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Another Study Demonstrates The Ineffectiveness Of Extrinsic Motivation, But Also Something More….

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'Carrots' photo (c) 2006, Fovea Centralis - license: http://creativecommons.org/licenses/by-nd/2.0/

Yet another study has found that extrinsic motivation is not a effective in enhancing motivation. Since there is so much research showing this already, that’s not really big news.

But it’s the details of this study that are particularly intriguing.

Daniel Pink has written and spoken about research showing that extrinsic motivation is effective in enhancing mechanical work that doesn’t require creative or critical thinking. To be honest, I’ve never looked into the research he cites, but this new study reinforces that conclusion. The experiment was a little convoluted but, basically, participants were promised bonuses based on their “test” results (either a high or low reward) and had to answer questions and were given cues. Sometimes the cue was an arrow pointing right next to the word “Right” (or pointing left with the word “Left”) and sometimes the cue was an arrow pointing right or left with the opposite word next to it.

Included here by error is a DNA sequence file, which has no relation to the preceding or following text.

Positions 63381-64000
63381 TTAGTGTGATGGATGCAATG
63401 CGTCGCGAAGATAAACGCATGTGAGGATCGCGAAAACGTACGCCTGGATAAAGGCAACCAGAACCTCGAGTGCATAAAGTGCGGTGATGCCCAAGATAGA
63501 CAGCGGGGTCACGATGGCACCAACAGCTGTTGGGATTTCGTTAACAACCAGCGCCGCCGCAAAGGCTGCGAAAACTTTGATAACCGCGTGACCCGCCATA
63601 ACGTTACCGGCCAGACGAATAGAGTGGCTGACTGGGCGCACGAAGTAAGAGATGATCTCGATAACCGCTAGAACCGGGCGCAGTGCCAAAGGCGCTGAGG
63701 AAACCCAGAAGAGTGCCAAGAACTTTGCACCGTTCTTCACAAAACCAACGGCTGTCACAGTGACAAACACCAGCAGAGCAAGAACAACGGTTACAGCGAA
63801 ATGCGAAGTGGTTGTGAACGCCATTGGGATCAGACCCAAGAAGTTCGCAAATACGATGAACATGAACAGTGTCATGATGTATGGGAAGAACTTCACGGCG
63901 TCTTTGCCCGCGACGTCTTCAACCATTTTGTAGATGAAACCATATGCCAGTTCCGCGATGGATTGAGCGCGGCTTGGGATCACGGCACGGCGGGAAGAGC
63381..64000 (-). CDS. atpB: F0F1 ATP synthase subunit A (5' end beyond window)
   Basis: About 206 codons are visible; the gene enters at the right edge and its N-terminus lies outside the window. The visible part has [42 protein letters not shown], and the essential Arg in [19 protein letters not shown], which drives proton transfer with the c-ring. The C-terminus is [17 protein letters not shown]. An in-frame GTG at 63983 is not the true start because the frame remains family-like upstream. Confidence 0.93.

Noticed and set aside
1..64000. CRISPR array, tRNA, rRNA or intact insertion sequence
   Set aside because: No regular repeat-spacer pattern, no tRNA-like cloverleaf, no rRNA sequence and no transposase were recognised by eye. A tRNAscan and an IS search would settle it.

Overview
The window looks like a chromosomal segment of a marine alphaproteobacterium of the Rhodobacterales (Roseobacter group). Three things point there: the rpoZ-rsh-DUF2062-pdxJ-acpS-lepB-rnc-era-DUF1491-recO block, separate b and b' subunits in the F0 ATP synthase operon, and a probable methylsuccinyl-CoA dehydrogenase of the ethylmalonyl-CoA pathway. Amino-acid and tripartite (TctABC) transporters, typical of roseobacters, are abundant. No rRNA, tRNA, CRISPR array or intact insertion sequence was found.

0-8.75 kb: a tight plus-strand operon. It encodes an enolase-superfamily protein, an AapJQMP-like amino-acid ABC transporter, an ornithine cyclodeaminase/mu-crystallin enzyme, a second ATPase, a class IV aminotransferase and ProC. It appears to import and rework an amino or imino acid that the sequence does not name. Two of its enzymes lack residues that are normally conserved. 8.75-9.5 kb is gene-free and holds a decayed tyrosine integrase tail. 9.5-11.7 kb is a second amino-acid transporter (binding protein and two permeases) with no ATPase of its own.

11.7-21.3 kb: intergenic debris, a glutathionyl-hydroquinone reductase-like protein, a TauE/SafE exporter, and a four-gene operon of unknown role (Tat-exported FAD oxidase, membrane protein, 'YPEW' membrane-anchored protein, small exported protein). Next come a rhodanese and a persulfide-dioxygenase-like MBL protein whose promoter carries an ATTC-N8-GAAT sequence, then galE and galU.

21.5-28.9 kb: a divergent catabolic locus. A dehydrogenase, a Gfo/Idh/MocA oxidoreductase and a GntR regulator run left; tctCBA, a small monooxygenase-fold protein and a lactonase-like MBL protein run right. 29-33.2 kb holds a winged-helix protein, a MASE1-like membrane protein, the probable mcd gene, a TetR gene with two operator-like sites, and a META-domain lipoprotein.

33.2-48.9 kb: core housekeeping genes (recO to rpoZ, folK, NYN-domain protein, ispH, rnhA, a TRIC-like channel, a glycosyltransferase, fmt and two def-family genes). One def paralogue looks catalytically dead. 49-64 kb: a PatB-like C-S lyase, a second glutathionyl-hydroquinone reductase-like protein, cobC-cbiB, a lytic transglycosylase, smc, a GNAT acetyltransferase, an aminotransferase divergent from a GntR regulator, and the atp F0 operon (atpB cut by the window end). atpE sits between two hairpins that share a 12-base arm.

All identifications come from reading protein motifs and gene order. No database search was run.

If I’m reading the research correctly, and I believe I am, they found that the people promised high bonuses did well when the arrows and words were “congruent,” but worse than the low-reward group when there were not congruent cues.

In other words, the promise of bonuses helped mechanical thinking, but actually made it more unlikely that they would perform tasks successfully that required critical and creative-thinking.

The researchers point out that this result was specifically for participants with high levels of dopamine, but it appears that either they or the writer of the report for the Association For Psychological Science suggest that it could have broader implications.

I was also particularly intrigued by a couple of other comments in the report:

It appeared the participants with a lot of dopamine in their systems were so distracted by the potential reward that they had trouble concentrating on the task.

In reporting on their findings in the journal Psychological Science, Aarts and her colleagues suggest that for people with naturally high dopamine levels, the promise of a bonus for good performance could actually “overdose” the reward centers of their brains.

It seems to me that this relates to another topic that Dan Pink discusses — the difference between learning and performance goals, and how those who focus on learning goals tend to do better than those who focus on performance.

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Author: Larry Ferlazzo

I'm a high school teacher in Sacramento, CA.

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